“Get Brexit done.”
That was part of a strong message Britain’s voters delivered to their would-be masters—both at home and across The Channel—with the recent landslide election of Boris Johnson and conservatives in general. It remains for Prime Minister Johnson, who campaigned on that exact message, to follow through on his promise.
The larger message England’s electorate sent via the Conservative landslide was: “We are tired of the effeminate, coastal and big-city elites in foreign capitals telling us what to do and how to think. We are tired of being lorded over by people who think they know better—and are better—than us. We don’t wish to send our money to Brussels to be redistributed to various other member states of the E.U. as its bureaucrats see fit. We don’t like the fact that any citizen of an E.U member state can relocate and seek work here without even needing a work visa, and that non-U.K. citizens can come here and take advantage of our National Health Service and welfare programs. And we sure as hell don’t like that the dandies in Brussels can tell us how powerful our vacuum cleaners can be and dictate the curvature of our bananas.”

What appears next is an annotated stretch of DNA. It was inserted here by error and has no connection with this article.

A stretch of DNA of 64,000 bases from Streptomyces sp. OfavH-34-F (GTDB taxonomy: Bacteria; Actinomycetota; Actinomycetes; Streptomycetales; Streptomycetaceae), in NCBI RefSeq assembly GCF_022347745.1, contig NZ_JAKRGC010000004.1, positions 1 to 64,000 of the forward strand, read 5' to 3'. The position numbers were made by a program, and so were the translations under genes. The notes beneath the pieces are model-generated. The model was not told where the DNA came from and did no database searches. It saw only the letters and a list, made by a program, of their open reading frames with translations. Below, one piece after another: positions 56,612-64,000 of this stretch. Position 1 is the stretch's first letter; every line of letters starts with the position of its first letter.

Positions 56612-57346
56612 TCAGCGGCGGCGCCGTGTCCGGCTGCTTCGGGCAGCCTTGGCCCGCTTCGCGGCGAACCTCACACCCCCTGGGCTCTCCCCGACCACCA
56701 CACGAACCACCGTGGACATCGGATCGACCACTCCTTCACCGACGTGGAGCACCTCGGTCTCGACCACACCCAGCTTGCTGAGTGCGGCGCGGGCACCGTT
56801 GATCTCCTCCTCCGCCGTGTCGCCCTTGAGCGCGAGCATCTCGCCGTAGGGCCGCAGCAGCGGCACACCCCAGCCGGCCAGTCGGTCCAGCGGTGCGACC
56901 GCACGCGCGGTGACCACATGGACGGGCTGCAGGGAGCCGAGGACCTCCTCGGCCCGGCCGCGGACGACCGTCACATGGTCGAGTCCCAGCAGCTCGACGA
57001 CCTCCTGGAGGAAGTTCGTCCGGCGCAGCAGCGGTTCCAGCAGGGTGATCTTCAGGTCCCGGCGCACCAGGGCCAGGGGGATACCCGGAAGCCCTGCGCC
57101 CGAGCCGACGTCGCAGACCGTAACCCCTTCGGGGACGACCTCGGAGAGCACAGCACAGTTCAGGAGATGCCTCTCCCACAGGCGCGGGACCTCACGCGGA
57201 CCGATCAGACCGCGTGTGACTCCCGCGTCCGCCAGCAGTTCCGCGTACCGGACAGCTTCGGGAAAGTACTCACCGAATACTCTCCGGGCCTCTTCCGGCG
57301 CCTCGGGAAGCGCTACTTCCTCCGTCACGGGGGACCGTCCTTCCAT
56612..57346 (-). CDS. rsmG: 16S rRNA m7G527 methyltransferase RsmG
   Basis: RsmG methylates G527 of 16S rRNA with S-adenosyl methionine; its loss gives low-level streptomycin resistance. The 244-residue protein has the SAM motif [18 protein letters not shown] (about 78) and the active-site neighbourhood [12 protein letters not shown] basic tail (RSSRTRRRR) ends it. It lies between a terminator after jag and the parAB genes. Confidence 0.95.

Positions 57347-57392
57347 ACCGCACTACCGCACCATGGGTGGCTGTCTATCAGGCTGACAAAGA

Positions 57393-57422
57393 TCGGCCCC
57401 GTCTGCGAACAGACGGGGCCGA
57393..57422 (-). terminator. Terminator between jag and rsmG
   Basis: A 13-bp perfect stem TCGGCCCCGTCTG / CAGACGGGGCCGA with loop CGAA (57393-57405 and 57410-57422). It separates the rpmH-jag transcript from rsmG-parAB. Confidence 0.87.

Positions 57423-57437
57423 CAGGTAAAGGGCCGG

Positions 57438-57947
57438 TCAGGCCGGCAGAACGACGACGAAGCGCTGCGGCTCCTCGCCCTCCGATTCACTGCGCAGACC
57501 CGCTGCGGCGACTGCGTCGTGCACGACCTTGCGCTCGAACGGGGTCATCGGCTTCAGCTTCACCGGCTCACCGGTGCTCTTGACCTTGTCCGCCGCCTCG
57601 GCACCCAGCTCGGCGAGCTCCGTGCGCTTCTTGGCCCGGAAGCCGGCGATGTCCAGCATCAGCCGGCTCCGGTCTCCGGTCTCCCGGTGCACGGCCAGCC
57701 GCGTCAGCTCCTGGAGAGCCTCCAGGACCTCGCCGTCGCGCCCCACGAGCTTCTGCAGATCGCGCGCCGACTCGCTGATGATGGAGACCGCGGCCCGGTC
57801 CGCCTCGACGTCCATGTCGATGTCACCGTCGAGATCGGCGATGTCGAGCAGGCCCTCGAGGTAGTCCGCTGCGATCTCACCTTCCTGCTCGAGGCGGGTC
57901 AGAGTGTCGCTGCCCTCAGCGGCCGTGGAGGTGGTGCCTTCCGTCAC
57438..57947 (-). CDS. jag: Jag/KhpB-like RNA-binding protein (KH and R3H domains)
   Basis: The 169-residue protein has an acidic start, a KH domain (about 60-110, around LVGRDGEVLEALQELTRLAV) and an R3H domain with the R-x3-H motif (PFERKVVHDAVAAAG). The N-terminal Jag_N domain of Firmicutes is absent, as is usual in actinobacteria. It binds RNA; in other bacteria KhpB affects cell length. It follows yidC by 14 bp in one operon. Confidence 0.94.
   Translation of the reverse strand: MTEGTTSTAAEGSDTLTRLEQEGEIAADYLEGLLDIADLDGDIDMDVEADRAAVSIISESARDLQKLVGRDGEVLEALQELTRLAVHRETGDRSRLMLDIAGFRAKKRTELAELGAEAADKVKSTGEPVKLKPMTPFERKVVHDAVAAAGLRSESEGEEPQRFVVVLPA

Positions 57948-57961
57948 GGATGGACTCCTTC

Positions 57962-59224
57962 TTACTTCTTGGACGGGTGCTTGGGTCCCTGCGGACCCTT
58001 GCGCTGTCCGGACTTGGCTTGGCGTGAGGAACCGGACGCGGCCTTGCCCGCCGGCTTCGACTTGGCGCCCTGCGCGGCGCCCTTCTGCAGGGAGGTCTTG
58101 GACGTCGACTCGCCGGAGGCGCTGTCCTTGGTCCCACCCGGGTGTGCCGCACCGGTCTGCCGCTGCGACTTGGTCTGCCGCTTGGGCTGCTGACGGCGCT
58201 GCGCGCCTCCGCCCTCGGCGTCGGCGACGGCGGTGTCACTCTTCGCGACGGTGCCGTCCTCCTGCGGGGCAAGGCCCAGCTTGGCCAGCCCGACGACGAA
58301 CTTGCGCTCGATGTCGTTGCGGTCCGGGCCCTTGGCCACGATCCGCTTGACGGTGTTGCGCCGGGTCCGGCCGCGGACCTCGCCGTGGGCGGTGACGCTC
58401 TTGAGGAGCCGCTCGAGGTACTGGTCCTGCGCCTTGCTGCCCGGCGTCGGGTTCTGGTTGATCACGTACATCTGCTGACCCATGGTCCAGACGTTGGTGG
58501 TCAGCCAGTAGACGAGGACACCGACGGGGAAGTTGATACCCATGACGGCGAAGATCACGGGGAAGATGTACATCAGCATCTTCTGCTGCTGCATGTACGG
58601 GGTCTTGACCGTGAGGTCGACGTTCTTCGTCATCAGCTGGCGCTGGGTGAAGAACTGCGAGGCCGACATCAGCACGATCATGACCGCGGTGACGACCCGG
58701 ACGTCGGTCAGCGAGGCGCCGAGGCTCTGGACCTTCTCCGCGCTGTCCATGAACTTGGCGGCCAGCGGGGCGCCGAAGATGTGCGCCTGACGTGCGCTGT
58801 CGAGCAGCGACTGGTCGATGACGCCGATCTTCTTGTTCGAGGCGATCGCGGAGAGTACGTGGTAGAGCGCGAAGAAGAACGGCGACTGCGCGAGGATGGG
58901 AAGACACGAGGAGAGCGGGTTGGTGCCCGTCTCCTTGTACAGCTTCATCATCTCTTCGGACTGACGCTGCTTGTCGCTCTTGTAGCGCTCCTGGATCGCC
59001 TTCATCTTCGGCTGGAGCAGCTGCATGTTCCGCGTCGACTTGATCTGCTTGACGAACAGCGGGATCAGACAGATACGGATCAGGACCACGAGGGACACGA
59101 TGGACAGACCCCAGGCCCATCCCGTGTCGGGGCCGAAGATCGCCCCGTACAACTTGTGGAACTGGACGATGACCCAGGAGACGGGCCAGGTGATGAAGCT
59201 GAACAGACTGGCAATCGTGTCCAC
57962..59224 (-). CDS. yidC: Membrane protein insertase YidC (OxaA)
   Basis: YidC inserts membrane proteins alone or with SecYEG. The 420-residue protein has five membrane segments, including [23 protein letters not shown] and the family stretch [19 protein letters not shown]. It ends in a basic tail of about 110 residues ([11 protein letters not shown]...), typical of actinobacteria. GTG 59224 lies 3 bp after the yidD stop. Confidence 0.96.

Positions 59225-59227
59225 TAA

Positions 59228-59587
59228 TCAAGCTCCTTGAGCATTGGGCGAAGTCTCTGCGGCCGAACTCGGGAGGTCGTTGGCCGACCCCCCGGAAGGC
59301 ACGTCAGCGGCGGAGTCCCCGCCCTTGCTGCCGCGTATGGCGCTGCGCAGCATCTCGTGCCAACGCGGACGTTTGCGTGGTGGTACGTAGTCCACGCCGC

Borders, language and culture matter. As does history. England’s borders are…the ocean. Always an island unto herself, she has been near, but not truly of, Europe. It is time that England regained some of her old confidence, if not arrogance. Johnson in some ways is Trump’s “Mini-Me.” (He is 5’, 9” while Trump is 6’, 4”). Perhaps he can help Make England Great Again. Unfortunately, neither Trump nor Johnson are fiscal conservatives, but they are far better on a wide range of other policy issues than those from other parties against which they ran. Perhaps Johnson can re-invigorate Britain’s economy as Trump did America’s. Perhaps both leaders can restore their respective nation’s sense of self and worthiness.
Ironically, British voters’ disdain of edicts and mandates from Brussels is akin to the colonists’ abhorrence of King George III imposing taxation without representation on them-- and subsequently the Intolerable Acts. After years of delays, bickering and chaos, the majority of British voters found the status quo intolerable.
243 years after the United States declared independence from England, England has declared independence from the European Union. Let freedom ring.
Somewhere, in broad sunlit uplands, Churchill smiles. And flashes a “V” for victory sign once more.